Community Music

Vinyl Revival – Open Mic Night

Last Wednesday after work, I grabbed a bus and headed out to Vinyl Revival. Vinyl Revival, is a record shop, music school, performance site, and coffee shop all rolled into one. VR,as it is also called, is located in the old Tredwell’s Music store site just behind the Safeway at Pembina and McGillivray,  Many years ago it was the place to stop in when I needed sheet music or choral scores.

The Performance area at Vinyl Revival.
The Performance area at Vinyl Revival.

Walking in, you’ll find a couple of sections where of LPs. The performance area is against the back wall to your right as you enter. There’s a small area where the beverages are served and where you can make your LP purchases. Finally scattered around the room there is a great selection of tables, chairs, and sofas for you to sit in while you listen to the tunes.

Door repurposed as a table top.
Door re-purposed as a table top.

Darren Sawchuk

Vinyl Revival is the brainchild of Darren Sawchuk. Darren’s story has been told several times in recent months. His diagnosis of untreatable brain cancer, has not stopped him from performing. It also hasn’t stopped him from turning Vinyl Revival into a place where seasoned musicians and young people looking to make music can come together to perform and support each other. One way this happens is through the Wednesday night Open Mike evenings.  These generally start around 7 pm and run for three or four hours.

One of the seasoned musicians at Vinyl Revival open mike nights is my friend and colleague Geoff Woodcroft. The Narwhals, the band Geoff is in, usually play a couple of numbers at the Wednesday mic nights.You may remember me writing about Geoff’s marathon fund-raising attempt in support of refugee settlement. During that marathon, Geoff was supported off and on throughout the day by many of the people that show up at Vinyl Revival for the open mike nights.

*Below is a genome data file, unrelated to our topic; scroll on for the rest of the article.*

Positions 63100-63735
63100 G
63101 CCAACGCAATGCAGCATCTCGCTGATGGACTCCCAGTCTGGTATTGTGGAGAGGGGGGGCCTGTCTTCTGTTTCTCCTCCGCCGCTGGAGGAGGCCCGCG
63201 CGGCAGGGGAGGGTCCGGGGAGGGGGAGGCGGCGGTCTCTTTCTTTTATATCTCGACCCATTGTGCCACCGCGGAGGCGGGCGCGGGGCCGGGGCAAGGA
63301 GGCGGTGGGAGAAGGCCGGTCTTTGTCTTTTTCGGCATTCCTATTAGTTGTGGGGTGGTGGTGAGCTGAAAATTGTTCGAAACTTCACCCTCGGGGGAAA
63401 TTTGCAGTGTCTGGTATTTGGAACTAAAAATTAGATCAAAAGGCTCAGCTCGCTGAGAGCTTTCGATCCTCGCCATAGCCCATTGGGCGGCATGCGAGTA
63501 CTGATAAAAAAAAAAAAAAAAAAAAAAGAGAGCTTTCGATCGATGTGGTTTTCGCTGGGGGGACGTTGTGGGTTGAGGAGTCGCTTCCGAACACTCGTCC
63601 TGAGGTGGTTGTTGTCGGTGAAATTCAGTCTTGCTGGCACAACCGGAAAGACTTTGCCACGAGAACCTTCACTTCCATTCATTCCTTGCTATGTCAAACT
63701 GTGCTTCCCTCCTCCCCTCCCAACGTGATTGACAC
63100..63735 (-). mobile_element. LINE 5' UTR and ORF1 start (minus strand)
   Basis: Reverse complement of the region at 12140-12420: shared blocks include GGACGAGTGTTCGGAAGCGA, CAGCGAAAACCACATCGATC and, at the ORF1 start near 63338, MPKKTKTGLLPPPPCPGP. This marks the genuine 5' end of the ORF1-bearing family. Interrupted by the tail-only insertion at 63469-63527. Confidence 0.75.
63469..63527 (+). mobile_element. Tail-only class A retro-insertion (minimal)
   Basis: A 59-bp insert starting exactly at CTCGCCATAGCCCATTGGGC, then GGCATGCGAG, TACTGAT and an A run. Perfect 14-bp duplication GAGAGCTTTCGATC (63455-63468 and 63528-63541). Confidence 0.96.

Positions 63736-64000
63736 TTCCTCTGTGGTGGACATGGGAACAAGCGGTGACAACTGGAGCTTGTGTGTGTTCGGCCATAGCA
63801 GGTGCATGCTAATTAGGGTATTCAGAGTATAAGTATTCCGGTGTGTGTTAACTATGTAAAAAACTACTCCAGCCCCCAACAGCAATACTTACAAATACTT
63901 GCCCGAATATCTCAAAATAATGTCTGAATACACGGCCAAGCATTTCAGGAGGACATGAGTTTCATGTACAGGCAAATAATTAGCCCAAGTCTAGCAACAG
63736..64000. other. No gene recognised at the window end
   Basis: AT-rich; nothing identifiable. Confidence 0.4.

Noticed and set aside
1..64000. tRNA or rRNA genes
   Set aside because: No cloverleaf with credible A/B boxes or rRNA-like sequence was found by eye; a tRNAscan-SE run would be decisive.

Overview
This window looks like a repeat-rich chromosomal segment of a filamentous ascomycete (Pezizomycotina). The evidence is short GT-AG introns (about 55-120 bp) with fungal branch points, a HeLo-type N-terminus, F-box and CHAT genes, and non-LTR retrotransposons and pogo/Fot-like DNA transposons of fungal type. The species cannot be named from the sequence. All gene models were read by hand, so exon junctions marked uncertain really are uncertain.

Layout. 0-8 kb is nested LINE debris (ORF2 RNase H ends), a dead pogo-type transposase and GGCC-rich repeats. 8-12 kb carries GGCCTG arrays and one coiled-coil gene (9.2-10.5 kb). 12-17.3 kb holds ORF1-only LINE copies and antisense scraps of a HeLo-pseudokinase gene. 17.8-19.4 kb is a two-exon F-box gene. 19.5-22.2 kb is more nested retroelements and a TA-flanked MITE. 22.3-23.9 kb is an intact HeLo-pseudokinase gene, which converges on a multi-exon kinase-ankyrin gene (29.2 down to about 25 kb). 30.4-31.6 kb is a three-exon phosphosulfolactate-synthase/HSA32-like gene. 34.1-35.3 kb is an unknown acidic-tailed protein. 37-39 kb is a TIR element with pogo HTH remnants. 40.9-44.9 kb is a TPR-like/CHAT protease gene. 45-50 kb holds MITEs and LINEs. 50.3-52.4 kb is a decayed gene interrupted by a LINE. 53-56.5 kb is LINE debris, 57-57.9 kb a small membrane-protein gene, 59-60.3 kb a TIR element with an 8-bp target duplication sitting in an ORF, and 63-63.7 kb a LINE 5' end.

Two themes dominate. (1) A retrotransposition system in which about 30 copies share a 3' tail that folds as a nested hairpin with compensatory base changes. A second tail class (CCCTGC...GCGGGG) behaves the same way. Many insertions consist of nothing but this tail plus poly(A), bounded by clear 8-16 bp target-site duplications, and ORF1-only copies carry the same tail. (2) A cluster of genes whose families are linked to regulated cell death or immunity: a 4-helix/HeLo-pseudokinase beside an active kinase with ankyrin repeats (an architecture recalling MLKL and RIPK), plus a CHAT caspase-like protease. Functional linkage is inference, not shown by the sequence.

A Caring Community

This is another really great thing about Vinyl Revival. It is creating a community that cares passionately about music and just as passionately about the people that come there to make that music. It provides a place in particular where young musicians can try out not only their own performance styles, but can offer songs that they have written and be given positive and encouraging feedback to help them in their development.

On top of that, the presence of the more experienced musicians means at times they can experience working with a backing band, which they might not get otherwise.
Hiromi Osawa serves as emcee and brings a pile of stories about his life and travels pursuing the blues, along with introducing each act.
The variety of musicians means that you are also being exposed to a variety of styles and songs. One person that sometimes makes an appearance is the owner’s dad. He plays a pretty mean accordion. If you like dance tunes he’ll get your feet a moving.

David Bowie, overseeing the proceedings.
David Bowie, overseeing the proceedings.

Vinyl Revival Beverages

As I said at the beginning, Vinyl Revival operates a coffee bar. There is no food available, but coffee, coffee beverages, tea, and a variety of cold drinks can be purchased. Last week when I was there I had a Chai Latte, and a bottle of Lime twist mineral water.

A warm, comforting, Chai Latte
A warm, comforting, Chai Latte
Vinyl Revival beverage
Fruit2O lime twists

If you’re sitting around wondering what to do Wednesday evenings, head to Vinyl Revival for open mic night. No matter how cold it is outside, you’ll find a warm welcome inside.

By Donald McKenzie

Anglican priest, and food blogger. This blog is focused on Food. It will feature reviews of places to eat books, and the odd recipe. I also write about what it means to gather together around food.